USA, Jan 30, 2017: Pakistan’s leading opposition politician, Imran Khan, is urging President Donald Trump to ban Pakistanis from entering the United States, after he suspended immigration from seven Muslim-majority countries.
The controversial U.S. ban currently applies to Iran, Iraq, Libya, Somalia, Sudan, Syria and Yemen.
Addressing a rally in the central Pakistani town of Sahiwal on Sunday, Khan denounced the ban as anti-Muslim and praised Iran for its retaliatory action of banning Americans from entering the Islamic Republic.
“I want to tell all my fellow Pakistanis today, I pray that Donald Trump really bans visas for us.” Khan said, suggesting that such a move could help prevent brain drain from Pakistan.
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He went on to urge educated and skilled Pakistani youth to abandon U.S. travel plans in search of a better economic future, and to focus instead on building Pakistan.
“And then if America tells us they are stopping visas for us we will also, like Iran, tell them we are going to stop visas for Americans,” Khan vowed.
Khan’s Pakistan Tehrik-e-Insaf party is the third major political force in the national parliament, and rules the country’s northwestern Khyber-Pakhtunkhaw province.
Pakistani Prime Minister Nawaz Sharif’s government has not yet commented about Trump’s ban on Muslim countries.
Officials in Islamabad are hoping for improvement in their usually uneasy relations with Washington under the Trump presidency.
Pakistan’s alleged support for anti-Afghanistan and anti-India Islamist militant groups sheltering on its soil has been a major irritant in tensions with Washington.
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On Sunday, White House Chief of Staff Reince Priebus hinted that Pakistan could be included in the list of countries from which immigration has been banned.
“You can point to other countries that have similar problems like Pakistan and others — perhaps we need to take it further.” Priebus told CBS News. (VOA)
The Islamic State group says it has established a “province” in Pakistan, days after the terrorist organization used the name “Hind Province” for an attack it claimed in the India-ruled portion of the disputed Kashmir region.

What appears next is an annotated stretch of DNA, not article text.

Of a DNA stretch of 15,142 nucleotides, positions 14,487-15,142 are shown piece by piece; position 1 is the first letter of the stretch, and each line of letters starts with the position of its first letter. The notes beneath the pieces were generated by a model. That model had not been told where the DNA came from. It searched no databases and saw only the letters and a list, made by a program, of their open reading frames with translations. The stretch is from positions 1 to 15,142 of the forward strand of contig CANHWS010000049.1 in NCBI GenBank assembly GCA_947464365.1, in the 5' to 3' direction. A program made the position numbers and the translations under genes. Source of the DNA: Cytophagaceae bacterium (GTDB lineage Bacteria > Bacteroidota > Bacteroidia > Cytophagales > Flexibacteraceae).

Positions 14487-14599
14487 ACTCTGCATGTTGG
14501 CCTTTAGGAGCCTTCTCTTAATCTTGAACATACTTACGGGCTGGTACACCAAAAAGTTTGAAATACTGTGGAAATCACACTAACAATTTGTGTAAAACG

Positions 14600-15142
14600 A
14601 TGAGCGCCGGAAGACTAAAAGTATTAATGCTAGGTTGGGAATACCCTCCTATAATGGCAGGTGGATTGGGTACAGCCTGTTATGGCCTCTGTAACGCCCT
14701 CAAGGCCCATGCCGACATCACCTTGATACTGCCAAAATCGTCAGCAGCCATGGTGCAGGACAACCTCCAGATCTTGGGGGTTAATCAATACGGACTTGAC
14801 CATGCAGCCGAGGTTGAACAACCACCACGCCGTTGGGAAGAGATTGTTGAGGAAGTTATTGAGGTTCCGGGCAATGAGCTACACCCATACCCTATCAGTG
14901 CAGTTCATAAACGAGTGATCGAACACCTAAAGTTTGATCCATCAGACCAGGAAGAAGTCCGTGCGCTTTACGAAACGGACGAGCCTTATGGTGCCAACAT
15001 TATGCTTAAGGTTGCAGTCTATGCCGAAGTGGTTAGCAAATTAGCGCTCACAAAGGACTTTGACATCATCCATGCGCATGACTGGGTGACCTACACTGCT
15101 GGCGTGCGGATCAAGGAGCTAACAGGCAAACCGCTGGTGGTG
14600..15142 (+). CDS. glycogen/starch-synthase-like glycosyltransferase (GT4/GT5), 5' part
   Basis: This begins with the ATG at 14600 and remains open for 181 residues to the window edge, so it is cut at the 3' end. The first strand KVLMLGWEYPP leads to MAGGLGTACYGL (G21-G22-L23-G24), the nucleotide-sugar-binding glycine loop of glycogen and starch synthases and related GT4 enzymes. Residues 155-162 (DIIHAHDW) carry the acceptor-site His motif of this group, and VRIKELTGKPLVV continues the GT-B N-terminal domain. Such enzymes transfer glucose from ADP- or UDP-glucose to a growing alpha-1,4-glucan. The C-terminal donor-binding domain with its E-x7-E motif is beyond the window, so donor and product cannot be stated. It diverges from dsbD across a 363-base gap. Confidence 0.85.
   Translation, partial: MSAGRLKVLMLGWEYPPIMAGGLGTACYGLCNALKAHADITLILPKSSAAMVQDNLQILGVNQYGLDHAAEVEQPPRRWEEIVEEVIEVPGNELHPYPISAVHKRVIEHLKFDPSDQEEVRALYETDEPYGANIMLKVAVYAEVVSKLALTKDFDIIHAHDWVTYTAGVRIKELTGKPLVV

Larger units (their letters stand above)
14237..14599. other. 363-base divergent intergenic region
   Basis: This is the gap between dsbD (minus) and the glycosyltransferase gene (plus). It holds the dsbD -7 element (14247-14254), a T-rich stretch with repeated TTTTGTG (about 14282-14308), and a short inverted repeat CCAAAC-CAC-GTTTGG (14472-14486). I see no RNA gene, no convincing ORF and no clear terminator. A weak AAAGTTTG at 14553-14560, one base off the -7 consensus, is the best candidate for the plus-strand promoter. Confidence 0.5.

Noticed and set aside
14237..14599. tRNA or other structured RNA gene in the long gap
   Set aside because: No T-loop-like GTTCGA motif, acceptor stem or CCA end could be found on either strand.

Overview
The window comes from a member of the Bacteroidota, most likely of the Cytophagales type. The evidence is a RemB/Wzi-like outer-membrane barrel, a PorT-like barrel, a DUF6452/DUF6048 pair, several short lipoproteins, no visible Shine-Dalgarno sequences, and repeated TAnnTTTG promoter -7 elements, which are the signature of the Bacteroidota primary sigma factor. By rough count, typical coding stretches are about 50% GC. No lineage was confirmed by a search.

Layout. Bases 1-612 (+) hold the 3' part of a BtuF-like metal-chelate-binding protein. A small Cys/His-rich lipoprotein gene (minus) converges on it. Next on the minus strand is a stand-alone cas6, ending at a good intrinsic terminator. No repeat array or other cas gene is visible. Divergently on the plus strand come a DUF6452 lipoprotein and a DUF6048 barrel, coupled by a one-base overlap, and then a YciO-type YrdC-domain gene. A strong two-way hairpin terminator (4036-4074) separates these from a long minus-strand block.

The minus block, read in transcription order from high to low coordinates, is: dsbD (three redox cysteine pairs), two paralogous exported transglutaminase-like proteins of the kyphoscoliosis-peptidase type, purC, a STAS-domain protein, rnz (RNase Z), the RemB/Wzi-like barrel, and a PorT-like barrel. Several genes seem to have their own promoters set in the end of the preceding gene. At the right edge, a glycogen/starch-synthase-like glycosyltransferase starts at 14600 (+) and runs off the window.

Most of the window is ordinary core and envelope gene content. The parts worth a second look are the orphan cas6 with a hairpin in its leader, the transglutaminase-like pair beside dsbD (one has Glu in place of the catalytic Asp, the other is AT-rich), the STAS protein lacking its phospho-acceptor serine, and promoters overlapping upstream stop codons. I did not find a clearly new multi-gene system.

Both of the divisions formerly fell under the “Khorasan Province” or ISKP — the name the Middle East-based terrorist group uses for its regional operations launched in early 2015 from bases in the border region of Afghanistan — according to the SITE Intelligence Group, which monitors jihadist threats.
The “Islamic State Pakistan Province,” in communiques issued via its global propaganda mouthpiece Amaq News Agency, took credit for killing a Pakistani police officer this week in Mastung, and it reported shooting at a gathering of militants linked to the outlawed Pakistani Taliban militant group in Quetta.
Both the districts are located in violence-hit Baluchistan province, which borders Afghanistan and Iran. Several separatist Baluch groups and sectarian organizations also are active in the province.
There was no immediate reaction available from the Pakistani government.
Islamabad maintains there is no “organized” presence of IS in the country. Pakistani military officials say an ongoing nationwide military-led “intelligence-based operation” is primarily aimed at denying space in Pakistan to extremists linked to any terrorist groups.
The group released no details about the boundaries of the territory it is now claiming. In previous Islamic State propaganda, all of Afghanistan and most of Pakistan, parts of modern Iran and Central Asia make up the so-called Khorasan Province. IS also has spoken about creating its own chapter for the Indian subcontinent.
IS also took responsibility for last month’s suicide blast in a marketplace in Quetta city that killed 20 people and left nearly 50 injured. The targets of the attack were members of the ethnic Hazara Shiite Muslim community.
On Friday, IS declared in a statement via Amaq the creation of “Hind Province,” while taking responsibility for clashes with Indian forces in Amshipora in the Shopian district of Kashmir.
IS has increased attacks lately in the region, including taking credit for the group’s Easter Sunday first-ever bombings in Sri Lanka that killed more than 250 people.
Observers say altering its provincial structure and fragmenting the “Khorasan Province” by IS could be aimed at bolstering its credentials after losing its “caliphate” in Syria and Iran, where the terrorists at one point used to control thousands of miles of territory.
“As ISIS [one of several acronyms used for IS] seeks to build and restructure foundations of insurgencies across the globe after its losses in Iraq and Syria, it is attempting to recruit also from Pakistan, a country with an existing jihadi militant population,” tweeted Rita Katz, the director of the SITE Intelligence Group.
The suspected rebranding of ISKP comes as the United Nations earlier this week designated the “Khorasan Province” as a global terrorist, noting the group was formed in January 2015 by former members of the Tehrik-e-Taliban Pakistan (TTP) who pledged allegiance to Abu Baker al-Baghdadi, leader of the ISIS/ISIL.
The United States has already blacklisted ISKP as a foreign terrorist organization, and American troops are conducting regular airstrikes against the group’s bases in Afghanistan with the help of local forces, killing thousands of militants.
Analysts say American counterterrorism airstrikes and clashes with the Afghan Taliban have prevented ISKP from expanding its regional influence and the rebranding strategy could have stemmed from those challenges.
“Khorasan chapter has been struggling to establish a footprint in Afghanistan and the region in general, and they may be following al-Qaida’s strategy to create regional affiliates,” says Muhammad Amir Rana, who heads Islamabad-based Pakistan Institute for Peace and Studies (PIPS). (VOA)